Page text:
“Hidden” is key to understanding the psychology of the conspiracy theorist. It is the element that, in their eyes, proves the validity of the theory. If something is true, yet hidden, then clearly there must be a conspiracy involved! Conspiracy theorists don’t care much for mysteries, but they love secrets.
Every once in a while, a conspiracy theory turns out to be true: The CIA really did conduct mind-control experiments; the military really did do dry test runs of toxic gases in the NY subways, they really did spread contagion in Havana. The FBI really did track Martin Luther King and put spies in the anti-Vietnam peace movement. However: The instant a conspiracy theory is proven true, interest in it collapses. The attitude is “Yeah, it happened. Just proves government is evil. [Yawn]. But we still don’t know who murdered Princess Di!”
But since the turn of the century, something nasty has happened: conspiracy theories have become weaponized. They are more ludicrous, and at the same time more vicious. The followers are less amiable cranks and more meth-addled wannabee brownshirts. No longer content to dismiss nonbelievers as ‘sheeple’, they condemn, threaten, and sometimes even assault those who doubt their hidden truths. It is a confluence of several things; the rise of the web, the dark web in particular. A darkening of the public mood since 9/11, a greater willingness to embrace authoritarianism and savagery. And a flood of misinformation, either the paid-for variety of corporations and churches, or the general nuttiness of the truth seekers.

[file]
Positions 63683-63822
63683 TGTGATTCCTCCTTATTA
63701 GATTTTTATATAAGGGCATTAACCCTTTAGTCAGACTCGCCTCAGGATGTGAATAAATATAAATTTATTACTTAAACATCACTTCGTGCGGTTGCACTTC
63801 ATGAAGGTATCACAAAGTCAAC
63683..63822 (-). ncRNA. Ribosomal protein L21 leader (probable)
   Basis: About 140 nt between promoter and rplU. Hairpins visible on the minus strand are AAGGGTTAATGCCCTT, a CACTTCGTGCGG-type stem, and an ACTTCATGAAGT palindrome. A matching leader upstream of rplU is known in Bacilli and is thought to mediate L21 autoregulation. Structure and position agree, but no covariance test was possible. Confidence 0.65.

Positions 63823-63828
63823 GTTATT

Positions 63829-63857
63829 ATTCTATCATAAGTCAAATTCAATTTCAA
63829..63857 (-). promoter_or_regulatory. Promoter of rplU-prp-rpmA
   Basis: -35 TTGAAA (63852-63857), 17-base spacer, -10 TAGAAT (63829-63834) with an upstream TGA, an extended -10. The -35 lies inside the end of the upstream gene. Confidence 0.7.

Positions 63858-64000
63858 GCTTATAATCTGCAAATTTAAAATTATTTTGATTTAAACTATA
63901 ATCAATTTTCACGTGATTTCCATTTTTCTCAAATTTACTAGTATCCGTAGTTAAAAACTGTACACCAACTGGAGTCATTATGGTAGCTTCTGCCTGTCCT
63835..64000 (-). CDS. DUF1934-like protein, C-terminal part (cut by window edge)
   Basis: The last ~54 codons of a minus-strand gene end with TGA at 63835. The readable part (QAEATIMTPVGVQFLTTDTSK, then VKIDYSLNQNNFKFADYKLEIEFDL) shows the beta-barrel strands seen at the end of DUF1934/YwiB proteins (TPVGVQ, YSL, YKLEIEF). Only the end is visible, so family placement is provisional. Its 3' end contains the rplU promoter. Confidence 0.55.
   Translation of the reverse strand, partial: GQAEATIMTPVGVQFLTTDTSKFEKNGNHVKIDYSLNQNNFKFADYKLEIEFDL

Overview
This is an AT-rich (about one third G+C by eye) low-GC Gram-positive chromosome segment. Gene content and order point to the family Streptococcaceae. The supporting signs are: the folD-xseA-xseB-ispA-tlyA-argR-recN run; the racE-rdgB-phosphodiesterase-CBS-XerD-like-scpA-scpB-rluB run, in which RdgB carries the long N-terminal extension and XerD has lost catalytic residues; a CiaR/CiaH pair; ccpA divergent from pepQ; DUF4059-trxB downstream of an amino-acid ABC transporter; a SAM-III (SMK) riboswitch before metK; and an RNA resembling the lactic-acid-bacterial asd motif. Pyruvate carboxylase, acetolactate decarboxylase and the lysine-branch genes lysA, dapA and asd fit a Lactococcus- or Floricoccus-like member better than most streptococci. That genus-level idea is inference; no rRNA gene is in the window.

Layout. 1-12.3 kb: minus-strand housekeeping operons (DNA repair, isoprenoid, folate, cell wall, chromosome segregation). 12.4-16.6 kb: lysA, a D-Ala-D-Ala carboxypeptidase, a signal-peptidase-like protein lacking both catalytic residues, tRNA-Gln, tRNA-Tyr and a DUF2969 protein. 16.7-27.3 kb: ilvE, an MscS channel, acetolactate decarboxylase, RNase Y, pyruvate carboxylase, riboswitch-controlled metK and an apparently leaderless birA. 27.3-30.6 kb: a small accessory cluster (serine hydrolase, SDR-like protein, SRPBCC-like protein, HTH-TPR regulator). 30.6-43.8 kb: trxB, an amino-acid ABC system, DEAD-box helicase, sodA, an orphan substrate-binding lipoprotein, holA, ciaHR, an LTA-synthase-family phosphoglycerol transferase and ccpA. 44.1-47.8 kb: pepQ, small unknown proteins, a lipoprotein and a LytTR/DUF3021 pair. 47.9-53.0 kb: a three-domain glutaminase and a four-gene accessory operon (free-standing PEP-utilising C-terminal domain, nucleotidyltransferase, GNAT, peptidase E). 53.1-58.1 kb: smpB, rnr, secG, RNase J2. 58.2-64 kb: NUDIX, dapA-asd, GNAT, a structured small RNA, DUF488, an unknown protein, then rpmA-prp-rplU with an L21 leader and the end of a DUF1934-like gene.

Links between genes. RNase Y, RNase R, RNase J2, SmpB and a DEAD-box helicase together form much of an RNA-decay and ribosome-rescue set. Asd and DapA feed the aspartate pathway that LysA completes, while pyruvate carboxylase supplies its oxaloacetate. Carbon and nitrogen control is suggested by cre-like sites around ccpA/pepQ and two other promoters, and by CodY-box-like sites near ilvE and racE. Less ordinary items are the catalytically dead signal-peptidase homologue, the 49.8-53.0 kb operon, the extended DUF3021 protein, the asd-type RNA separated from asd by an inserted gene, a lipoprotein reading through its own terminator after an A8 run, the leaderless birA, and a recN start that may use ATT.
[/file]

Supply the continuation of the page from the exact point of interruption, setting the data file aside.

There are vile little sociopaths who adhere to the Sandy Hook conspiracy theories, that the shootings never happened and the bereaved parents are just “trauma actors”–people paid to be professional victims by the media for interviews and ratings. They personify the aggressive viciousness of today’s nuts.
This dark web of conspiracy theorists has coalesced around some anonymous crackpot(s) claiming to be from the higher reaches of the “deep state,” striving to now destroy this deep state they served because Hillary or Infowars or some nutball thing. This entity goes by the name of “Q Clearance Patriot” and first showed up in the festering emotional swamps of 4chan. Q supposedly was highly placed government operative. This source has produced a panoply of conspiracy theories, both familiar (The Rothschilds, CIA stooges as foreign leaders) and strange—vast pedophile rings run by ranking Democrats and intelligence agencies, or that Mueller is secretly working with Trump to discredit Trump’s enemies. The people bathing in this raw sewerage call themselves “QAnon”.
Despite that last one, Trump is very warm to this pack of loons, and people wearing QAnon T-shirts are becoming more noticeable at his rallies. Yes, he’s encouraging them. Even worse, THEY are encouraging him. He’s actually subscribing to their craziness, or at least strongly pretending to.
Well, maybe not the Mueller one. I’m guessing he doesn’t view Bob Mueller as his hidden enabler.
It’s no surprise that Trump attracts such as supporters. We’ve long passed the point where any Trump supporter should be considered a fool, a crackpot, a crook, an enemy of the United States, or any combination of the above.
That Trump is openly encouraging them is troubling, and a sign of how desperate BLOTUS (Biggest Liar Of The United States) has become.
I suspect my client, if he was still alive today, would be appalled.
We have to make sure Trump’s desperation and recklessness in treating with these lunatics doesn’t become our crisis.